Detector 10 includes an energy source 18, for example a replaceable or a rechargeable battery. Control circuits 20 are coupled to the power source 18. The control circuits 20 might be implemented at least in part with a programmable processor, such as 22 a which executes software 22 b which could be stored in a computer readable medium. Representative media include programmable read only memory, electrically erasable programmable read only memory as well as read write memory.

The control circuits 20 are in turn coupled to a multi-bead catalytic sensor indicated generally at 26. Sensor 26 incorporates a catalyzed sensing or detector bead of a type known to those of skill in the art 28 a. Sensor 26 also includes a non-catalyzed compensating bead 28 b. Finally, sensor 26 includes a trigger or “sniff” bead 28 c.

Those of skill in the art will understand that the sensing and compensating beads, 28 a, b are preferably linear in response and to the greatest extent possible immune to temperature and humidity fluctuations. The trigger or “sniff” bead 28 c, in contradistinction, is not required to respond linearly or to be immune to temperature and humidity fluctuations.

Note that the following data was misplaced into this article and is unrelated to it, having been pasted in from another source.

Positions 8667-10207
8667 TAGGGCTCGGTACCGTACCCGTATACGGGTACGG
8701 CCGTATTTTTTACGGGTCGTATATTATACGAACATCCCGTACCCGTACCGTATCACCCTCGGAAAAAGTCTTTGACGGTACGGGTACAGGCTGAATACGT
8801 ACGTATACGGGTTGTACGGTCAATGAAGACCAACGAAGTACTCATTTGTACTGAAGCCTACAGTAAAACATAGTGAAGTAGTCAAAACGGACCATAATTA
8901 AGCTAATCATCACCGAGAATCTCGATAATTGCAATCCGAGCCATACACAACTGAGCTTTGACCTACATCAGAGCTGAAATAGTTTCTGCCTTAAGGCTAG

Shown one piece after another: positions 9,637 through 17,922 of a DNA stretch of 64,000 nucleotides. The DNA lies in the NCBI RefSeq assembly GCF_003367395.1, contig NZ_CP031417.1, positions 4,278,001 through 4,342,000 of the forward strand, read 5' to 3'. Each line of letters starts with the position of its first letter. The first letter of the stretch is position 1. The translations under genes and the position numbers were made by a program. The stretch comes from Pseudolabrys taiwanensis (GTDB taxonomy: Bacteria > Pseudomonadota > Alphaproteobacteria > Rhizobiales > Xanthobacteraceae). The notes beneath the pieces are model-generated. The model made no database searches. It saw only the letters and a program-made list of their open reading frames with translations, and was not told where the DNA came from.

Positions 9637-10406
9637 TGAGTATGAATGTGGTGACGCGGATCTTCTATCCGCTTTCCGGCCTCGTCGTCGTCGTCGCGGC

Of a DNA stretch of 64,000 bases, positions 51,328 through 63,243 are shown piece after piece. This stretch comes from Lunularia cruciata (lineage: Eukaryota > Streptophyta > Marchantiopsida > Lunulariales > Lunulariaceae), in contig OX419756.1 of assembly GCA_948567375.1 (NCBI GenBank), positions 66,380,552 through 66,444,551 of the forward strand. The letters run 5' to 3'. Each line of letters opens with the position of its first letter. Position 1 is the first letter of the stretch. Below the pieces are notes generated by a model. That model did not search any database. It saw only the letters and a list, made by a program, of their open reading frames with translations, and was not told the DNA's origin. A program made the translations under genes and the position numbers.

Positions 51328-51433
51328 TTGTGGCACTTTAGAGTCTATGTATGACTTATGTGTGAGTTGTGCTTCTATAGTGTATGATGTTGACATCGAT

In one embodiment of the invention, the control circuits 20 can couple predetermined amounts of electrical energy to the trigger or “sniff” bead 28 c. Control circuits 20 can continually measure the resistance of the bead 28 c. Where the resistance changes by a predetermined amount, for example due to the presence of a combustible gas whose concentration is to be measured, beads 28 a, b can be energized and precise readings may be made as to the concentration of gas in the vicinity of the sensing bead 28 a.

If desired, control circuits 20 can incorporate analog electrical bridges of the type known wherein sensing bead 28 a is in one leg of the bridge and compensating bead 28 b is in a different leg of the bridge so as to provide a ratioing effect thereby eliminating temperature and humidity and similar environmental considerations which are common to both beads 28 a, b. Alternately, where the control circuits include a processor, such as 22 a and software 22 b such processing can be carried out digitally based on sensing and compensating signals associated with the beads 28 a, b which can be detected by the circuits 20.